Diaspora vote ban challenge hearing set

HARARE - The Constitutional Court is today expected to hear the legal challenge to government's decision to bar expatriate Zimbabweans from voting from their foreign bases in the forthcoming key 2018 vote.

The matter has been postponed twice before on January 18 and February 14, as the judges in the apex court ordered the applicants to have the record paginated in terms of the court rules.

Chief Justice Luke Malaba has given the green light to three Zimbabweans living outside the country to file the application on the right to vote.

At the last scheduled sitting, the Con-Court deferred the hearing because the court record was not bound and the papers not paginated.

“The decision of the court is to postpone this matter and allow the applicants to attend to the record. This matter will be postponed to March 14, with no order as to costs,” Justice Elizabeth Gwaunza, leading the Con-Court bench, said.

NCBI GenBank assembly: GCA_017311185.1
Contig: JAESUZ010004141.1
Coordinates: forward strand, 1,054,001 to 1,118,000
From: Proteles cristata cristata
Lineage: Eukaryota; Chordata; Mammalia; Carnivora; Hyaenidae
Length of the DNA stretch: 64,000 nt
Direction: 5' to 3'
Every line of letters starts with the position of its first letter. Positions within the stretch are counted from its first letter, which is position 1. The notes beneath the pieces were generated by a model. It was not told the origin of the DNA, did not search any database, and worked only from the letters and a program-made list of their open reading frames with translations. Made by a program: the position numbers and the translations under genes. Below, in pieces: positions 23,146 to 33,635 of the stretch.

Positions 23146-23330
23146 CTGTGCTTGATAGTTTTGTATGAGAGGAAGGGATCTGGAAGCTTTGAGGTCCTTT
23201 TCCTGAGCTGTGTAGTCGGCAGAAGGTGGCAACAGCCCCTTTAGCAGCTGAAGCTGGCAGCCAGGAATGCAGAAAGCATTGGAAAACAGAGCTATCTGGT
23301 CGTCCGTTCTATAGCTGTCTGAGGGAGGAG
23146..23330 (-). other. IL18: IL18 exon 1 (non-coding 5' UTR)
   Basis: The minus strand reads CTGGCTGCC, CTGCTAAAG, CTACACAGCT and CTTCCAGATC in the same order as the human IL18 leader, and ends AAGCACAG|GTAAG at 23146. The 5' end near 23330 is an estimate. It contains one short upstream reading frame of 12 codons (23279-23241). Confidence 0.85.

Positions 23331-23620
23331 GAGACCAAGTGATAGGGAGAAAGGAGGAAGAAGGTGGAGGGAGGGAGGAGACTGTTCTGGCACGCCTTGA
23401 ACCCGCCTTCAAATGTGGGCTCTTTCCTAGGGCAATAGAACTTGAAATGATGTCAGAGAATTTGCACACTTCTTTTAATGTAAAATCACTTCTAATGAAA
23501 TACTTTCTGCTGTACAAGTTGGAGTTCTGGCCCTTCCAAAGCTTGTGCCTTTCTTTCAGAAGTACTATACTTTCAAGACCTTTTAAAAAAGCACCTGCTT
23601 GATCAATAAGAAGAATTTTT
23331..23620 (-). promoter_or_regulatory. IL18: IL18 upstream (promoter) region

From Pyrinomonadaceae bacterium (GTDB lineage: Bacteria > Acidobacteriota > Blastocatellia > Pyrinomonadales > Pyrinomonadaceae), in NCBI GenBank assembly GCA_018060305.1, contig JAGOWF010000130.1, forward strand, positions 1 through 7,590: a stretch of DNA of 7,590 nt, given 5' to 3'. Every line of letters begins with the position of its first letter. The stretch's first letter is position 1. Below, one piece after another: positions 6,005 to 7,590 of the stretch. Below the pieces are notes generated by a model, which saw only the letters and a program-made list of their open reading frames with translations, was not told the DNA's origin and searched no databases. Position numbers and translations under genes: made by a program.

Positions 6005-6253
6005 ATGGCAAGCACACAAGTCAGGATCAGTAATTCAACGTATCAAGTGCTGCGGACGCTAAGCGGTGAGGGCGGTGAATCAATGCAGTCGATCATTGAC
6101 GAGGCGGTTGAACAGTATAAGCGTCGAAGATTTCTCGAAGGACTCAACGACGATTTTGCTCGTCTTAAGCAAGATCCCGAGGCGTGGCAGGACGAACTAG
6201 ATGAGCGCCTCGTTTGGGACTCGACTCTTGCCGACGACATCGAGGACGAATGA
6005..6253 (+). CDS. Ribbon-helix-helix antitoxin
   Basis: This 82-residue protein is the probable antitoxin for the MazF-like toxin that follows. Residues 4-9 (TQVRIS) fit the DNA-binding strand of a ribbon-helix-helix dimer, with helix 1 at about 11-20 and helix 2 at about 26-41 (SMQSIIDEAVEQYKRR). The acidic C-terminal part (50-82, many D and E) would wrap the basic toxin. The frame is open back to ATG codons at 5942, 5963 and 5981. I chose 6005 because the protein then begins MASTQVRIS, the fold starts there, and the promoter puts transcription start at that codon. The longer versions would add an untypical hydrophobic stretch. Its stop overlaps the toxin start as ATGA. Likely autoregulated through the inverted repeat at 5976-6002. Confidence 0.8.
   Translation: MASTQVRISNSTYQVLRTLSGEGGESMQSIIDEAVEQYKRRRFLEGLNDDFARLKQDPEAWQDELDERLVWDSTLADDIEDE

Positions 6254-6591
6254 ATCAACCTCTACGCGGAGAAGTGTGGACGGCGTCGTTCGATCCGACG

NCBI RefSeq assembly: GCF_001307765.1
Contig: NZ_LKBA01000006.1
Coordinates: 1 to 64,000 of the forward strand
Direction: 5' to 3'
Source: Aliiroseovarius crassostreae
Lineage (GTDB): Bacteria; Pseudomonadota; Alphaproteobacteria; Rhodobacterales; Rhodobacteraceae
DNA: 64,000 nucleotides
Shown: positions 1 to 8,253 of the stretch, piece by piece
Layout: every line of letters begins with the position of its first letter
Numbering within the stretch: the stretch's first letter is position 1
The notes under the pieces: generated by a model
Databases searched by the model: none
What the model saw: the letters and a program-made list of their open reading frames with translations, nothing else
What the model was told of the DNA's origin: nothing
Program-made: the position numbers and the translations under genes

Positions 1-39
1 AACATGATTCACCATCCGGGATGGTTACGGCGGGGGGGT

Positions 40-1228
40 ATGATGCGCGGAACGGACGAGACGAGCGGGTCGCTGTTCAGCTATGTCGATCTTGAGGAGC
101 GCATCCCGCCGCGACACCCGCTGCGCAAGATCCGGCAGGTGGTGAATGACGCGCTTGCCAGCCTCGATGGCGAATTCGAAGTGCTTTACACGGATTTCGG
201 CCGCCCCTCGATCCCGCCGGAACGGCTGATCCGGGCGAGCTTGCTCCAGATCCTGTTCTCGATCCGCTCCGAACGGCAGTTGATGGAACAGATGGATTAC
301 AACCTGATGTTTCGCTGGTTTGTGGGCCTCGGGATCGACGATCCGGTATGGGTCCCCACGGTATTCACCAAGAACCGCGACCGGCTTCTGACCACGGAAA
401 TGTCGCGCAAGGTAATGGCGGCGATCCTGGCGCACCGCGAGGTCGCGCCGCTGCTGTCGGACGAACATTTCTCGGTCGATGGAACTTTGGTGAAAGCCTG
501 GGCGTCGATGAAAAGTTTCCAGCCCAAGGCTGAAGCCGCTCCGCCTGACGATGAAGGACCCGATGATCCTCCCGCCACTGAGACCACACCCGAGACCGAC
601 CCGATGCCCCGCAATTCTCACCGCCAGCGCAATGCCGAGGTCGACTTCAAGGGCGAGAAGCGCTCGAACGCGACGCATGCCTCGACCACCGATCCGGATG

The Con-Court will hear that judicial review application lodged over whether government has the power to bar Zimbabweans not resident in the country from voting in the 2018 presidential, parliamentary and municipal polls.

Justice minister Ziyambi Ziyambi, the Zimbabwe Electoral Commission (Zec) acting chair Emmanuel Magade, Zec, Foreign Affairs minister Sibusiso Moyo, Finance minister Patrick Chinamasa and Attorney General Prince Machaya are cited as respondents.

According to the application filed by the Zimbabwe Lawyers for Human Rights (ZLHR), acting on the instructions of Zimbabweans in the Diaspora, the applicants argued that the country’s Constitution, which came into force in 2013, guarantees the right to vote for all citizens.

Human rights lawyer Gabriel Shumba, who is in self-imposed exile in South Africa, Sibonile Mfumisi, also resident in South Africa, and Darlington Nyambiya, who is living and working in the United Kingdom, are the applicants.

The applicants argued that Section 67 (3) of the Constitution states that: “Every Zimbabwean citizen who is of or over 18 years of age has the right to vote in all elections and referendums to which this Constitution or any other law applies, and to do so in secret.”

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